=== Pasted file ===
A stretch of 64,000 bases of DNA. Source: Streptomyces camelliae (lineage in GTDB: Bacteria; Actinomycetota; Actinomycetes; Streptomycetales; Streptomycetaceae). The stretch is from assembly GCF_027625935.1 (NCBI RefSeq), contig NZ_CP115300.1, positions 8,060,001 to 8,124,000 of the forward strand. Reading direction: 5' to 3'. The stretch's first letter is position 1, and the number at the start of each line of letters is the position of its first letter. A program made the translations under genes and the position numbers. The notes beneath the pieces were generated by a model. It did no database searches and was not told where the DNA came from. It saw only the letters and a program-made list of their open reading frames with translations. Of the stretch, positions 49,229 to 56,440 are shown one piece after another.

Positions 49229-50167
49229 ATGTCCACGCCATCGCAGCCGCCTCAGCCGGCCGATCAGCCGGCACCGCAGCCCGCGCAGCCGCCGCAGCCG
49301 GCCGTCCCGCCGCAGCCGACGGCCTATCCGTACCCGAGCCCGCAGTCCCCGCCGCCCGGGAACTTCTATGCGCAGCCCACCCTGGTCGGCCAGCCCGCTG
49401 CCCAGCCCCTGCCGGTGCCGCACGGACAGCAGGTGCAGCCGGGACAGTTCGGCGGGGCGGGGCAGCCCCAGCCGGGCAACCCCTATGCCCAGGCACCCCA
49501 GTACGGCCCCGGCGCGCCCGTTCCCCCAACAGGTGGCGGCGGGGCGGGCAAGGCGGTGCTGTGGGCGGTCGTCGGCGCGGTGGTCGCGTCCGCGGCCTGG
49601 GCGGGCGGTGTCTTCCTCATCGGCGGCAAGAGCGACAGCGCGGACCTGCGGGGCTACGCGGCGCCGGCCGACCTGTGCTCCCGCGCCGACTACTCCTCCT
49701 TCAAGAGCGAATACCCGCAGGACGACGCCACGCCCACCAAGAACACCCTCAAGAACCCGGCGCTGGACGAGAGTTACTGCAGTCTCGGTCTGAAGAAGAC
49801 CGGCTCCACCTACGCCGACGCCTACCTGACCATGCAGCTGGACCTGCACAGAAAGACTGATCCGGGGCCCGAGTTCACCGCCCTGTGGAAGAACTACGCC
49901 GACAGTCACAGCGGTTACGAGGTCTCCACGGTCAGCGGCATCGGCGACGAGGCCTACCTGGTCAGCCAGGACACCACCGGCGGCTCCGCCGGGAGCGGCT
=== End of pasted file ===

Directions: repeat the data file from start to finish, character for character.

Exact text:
A stretch of 64,000 bases of DNA. Source: Streptomyces camelliae (lineage in GTDB: Bacteria; Actinomycetota; Actinomycetes; Streptomycetales; Streptomycetaceae). The stretch is from assembly GCF_027625935.1 (NCBI RefSeq), contig NZ_CP115300.1, positions 8,060,001 to 8,124,000 of the forward strand. Reading direction: 5' to 3'. The stretch's first letter is position 1, and the number at the start of each line of letters is the position of its first letter. A program made the translations under genes and the position numbers. The notes beneath the pieces were generated by a model. It did no database searches and was not told where the DNA came from. It saw only the letters and a program-made list of their open reading frames with translations. Of the stretch, positions 49,229 to 56,440 are shown one piece after another.

Positions 49229-50167
49229 ATGTCCACGCCATCGCAGCCGCCTCAGCCGGCCGATCAGCCGGCACCGCAGCCCGCGCAGCCGCCGCAGCCG
49301 GCCGTCCCGCCGCAGCCGACGGCCTATCCGTACCCGAGCCCGCAGTCCCCGCCGCCCGGGAACTTCTATGCGCAGCCCACCCTGGTCGGCCAGCCCGCTG
49401 CCCAGCCCCTGCCGGTGCCGCACGGACAGCAGGTGCAGCCGGGACAGTTCGGCGGGGCGGGGCAGCCCCAGCCGGGCAACCCCTATGCCCAGGCACCCCA
49501 GTACGGCCCCGGCGCGCCCGTTCCCCCAACAGGTGGCGGCGGGGCGGGCAAGGCGGTGCTGTGGGCGGTCGTCGGCGCGGTGGTCGCGTCCGCGGCCTGG
49601 GCGGGCGGTGTCTTCCTCATCGGCGGCAAGAGCGACAGCGCGGACCTGCGGGGCTACGCGGCGCCGGCCGACCTGTGCTCCCGCGCCGACTACTCCTCCT
49701 TCAAGAGCGAATACCCGCAGGACGACGCCACGCCCACCAAGAACACCCTCAAGAACCCGGCGCTGGACGAGAGTTACTGCAGTCTCGGTCTGAAGAAGAC
49801 CGGCTCCACCTACGCCGACGCCTACCTGACCATGCAGCTGGACCTGCACAGAAAGACTGATCCGGGGCCCGAGTTCACCGCCCTGTGGAAGAACTACGCC
49901 GACAGTCACAGCGGTTACGAGGTCTCCACGGTCAGCGGCATCGGCGACGAGGCCTACCTGGTCAGCCAGGACACCACCGGCGGCTCCGCCGGGAGCGGCT